Carl Anthony Brasseaux (born August 19, 1951) is a historian of French Colonial North America, and particularly of Louisiana and the Cajun people. He helped to pioneer the field of Cajun history, and his published works on this topic represent the first serious, in-depth examination of the history of the ethnic group.
Brasseaux was born in Opelousas, the seat of St. Landry Parish, in south Louisiana. He grew up in the prairie Cajun town of Sunset. He received his bachelor of arts and Master of Arts degrees from the University of Louisiana at Lafayette, then named the University of Southwestern Louisiana. He obtained his doctorate in North American studies at the Université de Paris (otherwise commonly known as the Sorbonne or La Sorbonne).
Brasseaux is director of the Center for Louisiana Studies, as well as of the Center for Cultural and Eco-Tourism, both located at UL-L. He is a member of the university history department and has served as curator of the Colonial Records Collections.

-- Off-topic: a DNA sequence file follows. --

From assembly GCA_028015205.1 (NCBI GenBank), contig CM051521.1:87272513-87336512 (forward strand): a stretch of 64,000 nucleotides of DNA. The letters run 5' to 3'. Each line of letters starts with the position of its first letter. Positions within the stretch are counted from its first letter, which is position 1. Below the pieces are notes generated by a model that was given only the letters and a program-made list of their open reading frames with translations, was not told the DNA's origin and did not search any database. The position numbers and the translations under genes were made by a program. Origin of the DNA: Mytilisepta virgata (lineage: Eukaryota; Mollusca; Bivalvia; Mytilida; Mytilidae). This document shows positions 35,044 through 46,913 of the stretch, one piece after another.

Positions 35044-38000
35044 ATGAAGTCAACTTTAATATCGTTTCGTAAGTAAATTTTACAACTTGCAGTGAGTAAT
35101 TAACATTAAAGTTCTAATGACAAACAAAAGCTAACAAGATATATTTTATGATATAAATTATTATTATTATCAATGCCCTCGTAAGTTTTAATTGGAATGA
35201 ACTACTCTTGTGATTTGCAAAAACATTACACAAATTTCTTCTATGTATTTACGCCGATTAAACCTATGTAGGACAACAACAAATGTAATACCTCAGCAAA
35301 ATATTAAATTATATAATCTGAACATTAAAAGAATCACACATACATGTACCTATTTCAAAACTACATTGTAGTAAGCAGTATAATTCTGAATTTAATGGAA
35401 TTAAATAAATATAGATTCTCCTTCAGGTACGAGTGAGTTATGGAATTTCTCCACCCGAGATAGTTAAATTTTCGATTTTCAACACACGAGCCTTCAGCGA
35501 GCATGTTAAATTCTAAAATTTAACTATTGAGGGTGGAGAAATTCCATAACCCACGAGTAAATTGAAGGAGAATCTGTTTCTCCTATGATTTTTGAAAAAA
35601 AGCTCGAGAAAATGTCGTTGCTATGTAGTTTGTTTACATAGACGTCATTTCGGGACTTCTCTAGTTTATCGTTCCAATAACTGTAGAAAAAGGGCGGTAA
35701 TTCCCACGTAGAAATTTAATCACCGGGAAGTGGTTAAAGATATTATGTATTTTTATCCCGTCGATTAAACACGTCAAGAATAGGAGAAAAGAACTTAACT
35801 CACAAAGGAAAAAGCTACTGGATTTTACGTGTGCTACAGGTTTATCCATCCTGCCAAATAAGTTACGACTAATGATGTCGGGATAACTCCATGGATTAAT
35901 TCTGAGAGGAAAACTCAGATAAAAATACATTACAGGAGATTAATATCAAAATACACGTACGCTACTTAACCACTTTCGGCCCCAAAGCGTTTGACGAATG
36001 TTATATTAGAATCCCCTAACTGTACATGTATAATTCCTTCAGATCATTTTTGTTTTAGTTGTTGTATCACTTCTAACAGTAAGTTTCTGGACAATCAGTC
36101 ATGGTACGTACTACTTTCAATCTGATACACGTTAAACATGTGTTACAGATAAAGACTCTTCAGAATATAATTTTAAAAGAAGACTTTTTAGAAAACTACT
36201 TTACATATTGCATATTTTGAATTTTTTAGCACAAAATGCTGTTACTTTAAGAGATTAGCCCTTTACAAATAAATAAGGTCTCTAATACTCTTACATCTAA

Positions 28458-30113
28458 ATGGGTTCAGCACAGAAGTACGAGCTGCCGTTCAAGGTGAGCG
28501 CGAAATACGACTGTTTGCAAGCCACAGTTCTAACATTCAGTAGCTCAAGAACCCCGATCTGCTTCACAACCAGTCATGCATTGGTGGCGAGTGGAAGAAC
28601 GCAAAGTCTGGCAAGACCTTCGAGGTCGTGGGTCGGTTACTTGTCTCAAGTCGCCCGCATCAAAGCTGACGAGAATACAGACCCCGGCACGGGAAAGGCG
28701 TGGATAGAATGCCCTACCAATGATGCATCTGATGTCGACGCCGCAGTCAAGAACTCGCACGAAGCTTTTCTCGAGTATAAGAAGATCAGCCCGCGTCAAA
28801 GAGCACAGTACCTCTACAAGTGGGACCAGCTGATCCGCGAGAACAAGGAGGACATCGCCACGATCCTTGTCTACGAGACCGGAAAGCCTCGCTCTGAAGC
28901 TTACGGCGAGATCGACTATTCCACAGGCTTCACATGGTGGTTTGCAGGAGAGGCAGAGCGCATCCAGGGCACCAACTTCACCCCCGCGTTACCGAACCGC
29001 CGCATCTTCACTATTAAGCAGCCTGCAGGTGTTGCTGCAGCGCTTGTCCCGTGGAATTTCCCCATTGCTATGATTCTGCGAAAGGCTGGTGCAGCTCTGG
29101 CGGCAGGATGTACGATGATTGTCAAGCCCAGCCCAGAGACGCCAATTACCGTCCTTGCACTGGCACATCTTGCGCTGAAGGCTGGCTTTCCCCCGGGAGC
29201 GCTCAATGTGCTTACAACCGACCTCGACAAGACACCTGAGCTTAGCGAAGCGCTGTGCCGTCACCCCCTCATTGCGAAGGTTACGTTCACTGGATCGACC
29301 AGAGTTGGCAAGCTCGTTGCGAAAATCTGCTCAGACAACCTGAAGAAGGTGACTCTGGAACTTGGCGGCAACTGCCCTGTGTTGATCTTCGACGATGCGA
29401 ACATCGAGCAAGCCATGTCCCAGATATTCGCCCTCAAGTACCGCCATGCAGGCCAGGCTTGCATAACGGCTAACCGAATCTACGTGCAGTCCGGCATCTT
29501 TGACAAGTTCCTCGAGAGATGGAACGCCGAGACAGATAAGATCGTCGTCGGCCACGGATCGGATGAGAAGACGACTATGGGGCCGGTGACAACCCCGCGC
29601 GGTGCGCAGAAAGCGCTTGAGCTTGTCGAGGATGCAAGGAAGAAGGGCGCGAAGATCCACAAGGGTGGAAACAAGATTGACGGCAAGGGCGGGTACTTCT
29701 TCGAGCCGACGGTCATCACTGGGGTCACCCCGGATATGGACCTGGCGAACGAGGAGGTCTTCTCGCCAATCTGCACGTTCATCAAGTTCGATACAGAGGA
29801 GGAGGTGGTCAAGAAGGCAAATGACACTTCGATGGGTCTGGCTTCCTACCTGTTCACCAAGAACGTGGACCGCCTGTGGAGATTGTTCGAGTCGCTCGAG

At the Center for Louisiana Studies, Brasseaux is involved with Louisiana Digital Folklore Archive. This massive collection includes the Center for Acadian and Creole Folklore — regarded as the largest compilation of media resources pertaining to these two south Louisiana ethnic groups.
Brasseaux serves as managing editor of two state history journals, Louisiana History and Louisiana Historical Quarterly.
He has written fiction under the pseudonym Antoine Bourque.
In 1991, the French government awarded Brasseaux the title of Chevalier in l'Order des Palmes Académiques, an honor reserved for those whose scholarly pursuits are deemed to contribute significantly to French culture.
Brasseaux has published more than 30 books, including:
He is also the editor of the two-volume A Dictionary of Louisiana Biography (1988), a valuable tool for researchers in multiple fields of study.